A Not-So-Desert Hike

Part of traveling in the Southwest means deserts – lots of ’em. I was expecting a typical desert hike when I set out on the Devil’s Hall trail at Guadalupe Mountains National Park. I was pleasantly surprised when I ended up scrambling through a shaded wash littered by large limestone boulders, the evidence of the mountain range’s continuous erosion.

A beam of sunlight marks the way

A desert striped whipsnake startled me when I stopped to snap some pictures. True to it’s name, the reptile slinked away, whipping it’s body in a twerking-like motion. Lizards were  a dime a dozen, some looking washed out as a result of sunbathing, and others bearing bright blue throats that pulsed rhythmically.

About 2 miles into my hike I reached the famed Hiker’s staircase. It appeared man-made, but due to my conversation with a ranger pre-trip, I knew it was actually the result of complex geological processes.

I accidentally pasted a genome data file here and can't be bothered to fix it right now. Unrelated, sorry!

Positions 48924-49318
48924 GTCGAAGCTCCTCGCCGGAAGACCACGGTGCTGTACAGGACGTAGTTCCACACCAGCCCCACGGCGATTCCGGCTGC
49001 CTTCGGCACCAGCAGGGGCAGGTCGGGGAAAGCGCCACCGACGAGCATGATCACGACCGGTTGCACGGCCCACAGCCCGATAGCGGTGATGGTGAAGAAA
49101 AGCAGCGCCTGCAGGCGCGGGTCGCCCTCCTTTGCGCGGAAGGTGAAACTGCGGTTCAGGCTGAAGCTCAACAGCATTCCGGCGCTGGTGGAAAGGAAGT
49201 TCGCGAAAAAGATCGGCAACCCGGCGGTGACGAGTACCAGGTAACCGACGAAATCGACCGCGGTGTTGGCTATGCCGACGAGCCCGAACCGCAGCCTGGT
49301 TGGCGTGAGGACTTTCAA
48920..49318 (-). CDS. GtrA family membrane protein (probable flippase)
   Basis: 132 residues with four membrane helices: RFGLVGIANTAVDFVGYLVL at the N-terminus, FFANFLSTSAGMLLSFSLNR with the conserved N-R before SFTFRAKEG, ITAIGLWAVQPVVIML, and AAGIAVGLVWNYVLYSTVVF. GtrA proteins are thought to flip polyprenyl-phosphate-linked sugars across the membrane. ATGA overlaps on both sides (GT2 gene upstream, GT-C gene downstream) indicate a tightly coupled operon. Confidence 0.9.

Standing smack-dab in the middle of Devil’s Hall

The Devil’s Hall was even more mind-boggling. A narrow corridor perfect for human passage, this ravine was surrounded by huge walls of thin-layered rock. No matter how many outdoor places I visit and no matter how many parks I check off my list, I’m continuously amazed. There is so much diversity and ingenuity in our natural world.

I rested in the shade of the Hall, enjoying the cool, dry breeze filtering through the shrubbery.

I concluded that the desert is full of surprises.




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